Patrick Henry's Speech Rhetorical Devices

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Patrick Henry’s speech to the Convention of Delegates in Virginia was a powerful speech given with the intent to convince the Colonies to unite and fight against the tyranny of the British. The final part of his speech seen in the above excerpt fits well into the overall structure of his speech because it appeals to pathos by using a lot of emotional diction to show the listening audience that their only way to gain freedom was war. When he states, “...but as for me, give me liberty or give me death!” he is not only making the audience feel his strong emotions, but convincing them that the cause for liberty is a life or death matter, and the only way to gain the liberty that they absolutely need for survival is to fight. This excerpt ends his speech well because it leaves the audience feeling a variety of emotions, including anger and patriotism, which makes it effective towards Henry’s cause.…show more content…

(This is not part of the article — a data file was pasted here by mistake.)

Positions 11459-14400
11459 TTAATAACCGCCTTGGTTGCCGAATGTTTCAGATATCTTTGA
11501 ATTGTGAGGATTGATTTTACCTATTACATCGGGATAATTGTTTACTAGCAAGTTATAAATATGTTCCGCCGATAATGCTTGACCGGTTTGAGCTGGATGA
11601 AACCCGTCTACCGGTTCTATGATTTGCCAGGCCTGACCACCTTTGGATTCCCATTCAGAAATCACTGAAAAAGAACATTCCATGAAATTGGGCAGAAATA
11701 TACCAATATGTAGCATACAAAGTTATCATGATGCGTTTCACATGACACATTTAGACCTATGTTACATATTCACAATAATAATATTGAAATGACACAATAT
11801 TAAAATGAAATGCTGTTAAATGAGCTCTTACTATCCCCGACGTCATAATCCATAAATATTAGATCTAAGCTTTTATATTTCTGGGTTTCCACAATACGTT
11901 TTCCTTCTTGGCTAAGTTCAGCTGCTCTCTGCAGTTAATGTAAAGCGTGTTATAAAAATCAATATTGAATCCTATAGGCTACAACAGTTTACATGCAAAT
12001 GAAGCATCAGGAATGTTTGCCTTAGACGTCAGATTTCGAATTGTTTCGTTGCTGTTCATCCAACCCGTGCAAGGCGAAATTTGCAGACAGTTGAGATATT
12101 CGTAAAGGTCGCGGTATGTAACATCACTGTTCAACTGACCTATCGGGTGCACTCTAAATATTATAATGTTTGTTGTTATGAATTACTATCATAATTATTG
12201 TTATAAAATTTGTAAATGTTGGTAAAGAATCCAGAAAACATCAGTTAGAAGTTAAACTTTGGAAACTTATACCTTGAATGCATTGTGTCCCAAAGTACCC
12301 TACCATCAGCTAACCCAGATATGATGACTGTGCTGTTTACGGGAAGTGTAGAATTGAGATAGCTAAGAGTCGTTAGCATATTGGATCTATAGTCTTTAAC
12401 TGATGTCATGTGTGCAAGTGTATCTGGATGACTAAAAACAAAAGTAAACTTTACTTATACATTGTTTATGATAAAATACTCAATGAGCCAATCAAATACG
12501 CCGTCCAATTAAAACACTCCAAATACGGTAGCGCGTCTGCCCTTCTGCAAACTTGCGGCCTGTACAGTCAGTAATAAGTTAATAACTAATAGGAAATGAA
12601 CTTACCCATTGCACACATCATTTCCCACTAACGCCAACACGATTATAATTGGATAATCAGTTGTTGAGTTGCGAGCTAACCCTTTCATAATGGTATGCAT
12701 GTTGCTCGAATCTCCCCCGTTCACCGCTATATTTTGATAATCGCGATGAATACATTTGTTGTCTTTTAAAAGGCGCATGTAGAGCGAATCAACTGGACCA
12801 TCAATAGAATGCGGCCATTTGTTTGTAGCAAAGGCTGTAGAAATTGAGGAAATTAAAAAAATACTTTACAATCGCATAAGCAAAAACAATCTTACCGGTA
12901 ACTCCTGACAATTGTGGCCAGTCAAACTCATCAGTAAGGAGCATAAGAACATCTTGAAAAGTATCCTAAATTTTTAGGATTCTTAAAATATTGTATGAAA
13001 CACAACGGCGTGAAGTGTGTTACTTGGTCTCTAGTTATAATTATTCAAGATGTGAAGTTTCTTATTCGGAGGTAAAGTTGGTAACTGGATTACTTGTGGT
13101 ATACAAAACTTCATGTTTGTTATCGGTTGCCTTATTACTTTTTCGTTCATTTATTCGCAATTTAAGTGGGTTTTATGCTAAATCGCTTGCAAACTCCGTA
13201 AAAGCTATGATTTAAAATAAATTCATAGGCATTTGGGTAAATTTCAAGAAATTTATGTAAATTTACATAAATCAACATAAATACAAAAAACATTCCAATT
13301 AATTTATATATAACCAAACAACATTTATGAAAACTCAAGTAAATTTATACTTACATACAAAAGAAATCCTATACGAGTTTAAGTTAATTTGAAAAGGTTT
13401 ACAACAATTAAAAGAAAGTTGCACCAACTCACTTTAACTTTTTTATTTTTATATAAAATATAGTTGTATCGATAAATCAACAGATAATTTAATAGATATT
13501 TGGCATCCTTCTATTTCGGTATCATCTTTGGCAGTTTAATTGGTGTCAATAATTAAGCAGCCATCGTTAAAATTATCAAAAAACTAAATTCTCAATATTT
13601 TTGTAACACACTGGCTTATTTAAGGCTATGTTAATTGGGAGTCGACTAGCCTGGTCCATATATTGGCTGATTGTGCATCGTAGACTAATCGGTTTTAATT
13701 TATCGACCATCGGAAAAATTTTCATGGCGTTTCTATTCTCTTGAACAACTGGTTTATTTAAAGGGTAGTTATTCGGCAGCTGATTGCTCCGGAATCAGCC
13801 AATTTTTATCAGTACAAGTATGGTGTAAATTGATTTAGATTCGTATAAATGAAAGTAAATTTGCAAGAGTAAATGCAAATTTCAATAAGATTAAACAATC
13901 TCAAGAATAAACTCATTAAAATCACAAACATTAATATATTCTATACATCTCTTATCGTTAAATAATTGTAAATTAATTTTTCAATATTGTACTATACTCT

This is clearly shown when he states at the begining of his speech that, “For my own part, I consider it as nothing less than a question of freedom or slavery… Should I keep back my opinions at such a time, through fear of giving offence, I should consider myself as guiltyy of treason towards my country…”, which is paralleled later in the final part of his speech when he asks, “Is life so dear, or peace so sweet, as to be purchased at the price of chains and slavery?” Henry keeps this same theme throughout the entire speech, stressing the idea that to remain under British rule is to live as slaves to a government that didn’t care for them as human beings. Overall, Patrick Henry’s speech to the Convention of Delegates in Virginia was a brilliantly put together piece of writing that masterfully used literary devices such as pathos and parallelism to create a powerful and moving
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